Replace Parliament's lawn with flowers, expert recommends
Going native ... how Parliament House might look covered in native flowers. Illustration: Marco Mana
Parliament House in Canberra could slash its carbon footprint by replacing its "water and energy intensive" turf roof with native succulents such as pigface, flax lilies and alpine wildflowers from the Snowy Mountains, according to a green roofs expert.
New research has shown a living green roof using a mix of Australian plants can cut a building's summer heat gain by up to 24 degrees, reducing air conditioning use and greenhouse emissions, according to new research.
The University of Queensland study found a green roof using drought-tolerant native plants can also cut stormwater runoff by up to 60 per cent, improve air quality, reduce noise pollution and provide food and shelter for native birds and insects.
South Australian architect Graeme Hopkins - one of Australia's top experts on green roofs and walls - said the iconic roof of parliament sould be a swathe of bright yellow billy buttons, livening up the vista, as well as providing urban wildlife habitat.
"People will often point to Parliament House as an example of a green roof, but it's not," Mr Hopkins says.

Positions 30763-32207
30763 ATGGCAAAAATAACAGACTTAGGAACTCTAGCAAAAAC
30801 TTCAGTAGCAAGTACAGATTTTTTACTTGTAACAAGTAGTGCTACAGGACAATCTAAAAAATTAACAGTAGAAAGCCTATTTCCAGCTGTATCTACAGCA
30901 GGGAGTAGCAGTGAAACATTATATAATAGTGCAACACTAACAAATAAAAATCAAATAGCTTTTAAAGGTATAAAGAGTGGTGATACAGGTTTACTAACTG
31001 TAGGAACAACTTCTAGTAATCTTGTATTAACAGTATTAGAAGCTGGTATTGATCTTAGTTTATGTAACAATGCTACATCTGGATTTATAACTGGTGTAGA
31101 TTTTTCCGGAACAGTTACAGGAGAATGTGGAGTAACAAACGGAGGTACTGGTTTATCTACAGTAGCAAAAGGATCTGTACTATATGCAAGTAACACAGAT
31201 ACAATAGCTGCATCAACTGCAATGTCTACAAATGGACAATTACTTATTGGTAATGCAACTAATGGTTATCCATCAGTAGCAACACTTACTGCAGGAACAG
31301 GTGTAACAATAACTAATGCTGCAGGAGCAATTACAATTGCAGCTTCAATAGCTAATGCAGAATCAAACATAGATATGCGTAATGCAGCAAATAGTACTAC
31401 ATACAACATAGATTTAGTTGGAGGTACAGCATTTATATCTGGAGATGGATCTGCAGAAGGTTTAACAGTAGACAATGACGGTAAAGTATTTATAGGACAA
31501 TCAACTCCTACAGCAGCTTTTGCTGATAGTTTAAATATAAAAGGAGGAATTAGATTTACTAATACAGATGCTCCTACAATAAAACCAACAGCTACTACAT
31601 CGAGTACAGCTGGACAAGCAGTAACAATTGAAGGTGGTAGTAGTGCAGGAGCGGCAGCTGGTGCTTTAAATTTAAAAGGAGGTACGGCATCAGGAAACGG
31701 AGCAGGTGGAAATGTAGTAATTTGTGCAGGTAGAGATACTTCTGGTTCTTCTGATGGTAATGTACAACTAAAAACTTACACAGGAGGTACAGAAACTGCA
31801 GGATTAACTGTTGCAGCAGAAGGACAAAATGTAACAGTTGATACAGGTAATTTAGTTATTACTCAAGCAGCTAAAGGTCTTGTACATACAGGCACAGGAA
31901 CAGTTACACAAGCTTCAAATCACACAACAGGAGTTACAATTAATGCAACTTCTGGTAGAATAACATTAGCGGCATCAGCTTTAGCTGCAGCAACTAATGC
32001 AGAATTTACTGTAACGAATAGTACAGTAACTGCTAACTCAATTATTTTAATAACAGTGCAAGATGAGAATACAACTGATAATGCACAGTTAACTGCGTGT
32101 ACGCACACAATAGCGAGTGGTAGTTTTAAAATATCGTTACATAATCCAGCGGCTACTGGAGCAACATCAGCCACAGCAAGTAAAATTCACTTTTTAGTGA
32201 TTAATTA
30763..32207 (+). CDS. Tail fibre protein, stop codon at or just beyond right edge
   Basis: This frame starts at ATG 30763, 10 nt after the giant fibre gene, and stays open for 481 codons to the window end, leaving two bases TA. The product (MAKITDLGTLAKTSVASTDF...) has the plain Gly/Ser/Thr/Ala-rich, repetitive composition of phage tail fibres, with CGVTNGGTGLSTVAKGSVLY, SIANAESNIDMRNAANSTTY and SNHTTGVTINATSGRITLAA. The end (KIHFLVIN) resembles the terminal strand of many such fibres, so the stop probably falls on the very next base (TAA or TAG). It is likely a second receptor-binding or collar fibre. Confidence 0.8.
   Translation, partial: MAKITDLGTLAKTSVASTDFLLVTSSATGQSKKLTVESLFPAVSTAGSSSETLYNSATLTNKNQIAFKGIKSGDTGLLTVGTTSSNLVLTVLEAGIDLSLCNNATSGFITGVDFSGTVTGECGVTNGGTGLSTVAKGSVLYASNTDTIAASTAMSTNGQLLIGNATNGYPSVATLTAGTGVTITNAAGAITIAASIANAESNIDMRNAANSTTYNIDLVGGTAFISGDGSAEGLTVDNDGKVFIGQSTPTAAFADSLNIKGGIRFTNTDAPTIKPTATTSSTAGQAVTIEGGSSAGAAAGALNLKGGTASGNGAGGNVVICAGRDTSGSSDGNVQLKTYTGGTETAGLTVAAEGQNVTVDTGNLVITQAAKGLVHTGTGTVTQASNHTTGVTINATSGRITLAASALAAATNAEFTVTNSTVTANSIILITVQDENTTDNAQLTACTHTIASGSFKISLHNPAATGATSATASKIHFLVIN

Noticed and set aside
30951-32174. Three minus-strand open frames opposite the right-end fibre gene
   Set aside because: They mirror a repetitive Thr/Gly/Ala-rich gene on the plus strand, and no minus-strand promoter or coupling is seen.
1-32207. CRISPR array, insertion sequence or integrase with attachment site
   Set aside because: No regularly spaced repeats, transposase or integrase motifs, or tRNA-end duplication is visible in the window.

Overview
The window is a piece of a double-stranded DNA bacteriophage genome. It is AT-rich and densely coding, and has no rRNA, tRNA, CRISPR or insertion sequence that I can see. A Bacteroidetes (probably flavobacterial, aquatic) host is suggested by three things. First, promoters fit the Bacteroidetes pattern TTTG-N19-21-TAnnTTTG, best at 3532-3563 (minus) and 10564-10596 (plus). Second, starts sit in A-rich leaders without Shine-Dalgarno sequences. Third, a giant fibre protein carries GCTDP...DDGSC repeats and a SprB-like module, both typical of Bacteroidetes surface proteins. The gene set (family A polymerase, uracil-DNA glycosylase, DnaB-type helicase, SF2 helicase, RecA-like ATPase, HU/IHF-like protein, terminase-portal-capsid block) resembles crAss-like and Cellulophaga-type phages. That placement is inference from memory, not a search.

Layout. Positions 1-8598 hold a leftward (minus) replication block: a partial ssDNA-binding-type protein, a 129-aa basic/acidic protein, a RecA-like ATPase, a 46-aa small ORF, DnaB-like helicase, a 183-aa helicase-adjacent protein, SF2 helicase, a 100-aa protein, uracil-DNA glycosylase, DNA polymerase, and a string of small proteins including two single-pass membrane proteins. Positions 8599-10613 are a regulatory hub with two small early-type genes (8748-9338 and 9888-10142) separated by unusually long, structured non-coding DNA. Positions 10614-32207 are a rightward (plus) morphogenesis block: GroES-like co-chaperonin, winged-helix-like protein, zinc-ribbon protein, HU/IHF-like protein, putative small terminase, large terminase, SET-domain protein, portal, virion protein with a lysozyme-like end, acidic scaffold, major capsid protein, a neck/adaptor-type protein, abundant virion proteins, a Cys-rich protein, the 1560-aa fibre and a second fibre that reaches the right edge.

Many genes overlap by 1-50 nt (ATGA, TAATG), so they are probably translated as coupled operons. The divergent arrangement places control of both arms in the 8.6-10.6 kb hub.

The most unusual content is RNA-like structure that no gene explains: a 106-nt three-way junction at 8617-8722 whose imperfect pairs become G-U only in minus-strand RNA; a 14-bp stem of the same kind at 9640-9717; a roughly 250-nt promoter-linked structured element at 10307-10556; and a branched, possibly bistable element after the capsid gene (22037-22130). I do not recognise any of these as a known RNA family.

"It's an out-dated symbol of our love affair with the English lawn, and the social status it once conveyed. We'd do better to rip it out and put in a native grassland. You could have a wonderful mix of colours."
The research, funded and published by the federal government's Rural Industries Research and Development Corporation, tested a variety of native plants that could be used to green-up the roofs and walls of commercial buildings. Most green roofs in Europe and North American make extensive use of sedums - a hardy succulent - but they are not suited to Australia's humid sub-tropics or Canberra's semi-arid climate.
"Sedums will work in Sydney or Brisbane, but not in hot dry conditions. They tend to collapse under heat," Mr Hopkins says.
He points out there's also often confusion between roof gardens and green roof. A rooftop garden is usually designed " more with aesthetics and recreation in mind," but a green roof is structure designed to deliver maximum environmental benefits. Green roofs and walls are also designed to use a lighter planting medium than soil.
"The basic difference is a green roof covers the entire roof area, whereas a rooftop garden has garden beds on parts of the roof. If you tried cover an entire roof surface with a normal garden bed, it would would be far too heavy - the roof would collapse under the weight."
Green roofs have taken off in the United States - Chicago has more than 500 - but uptake in Australia has been hampered by the search for suitable native species. And there's also the added issue of potential fire risk - or fire management. Mr Hopkins says one option for Parliament House could be a native grassland featuring a mix of kangaroo and wallaby grasses.
"But those grasses need fire to regenerate. A control burn on the roof of Parliament House might not be such a good idea."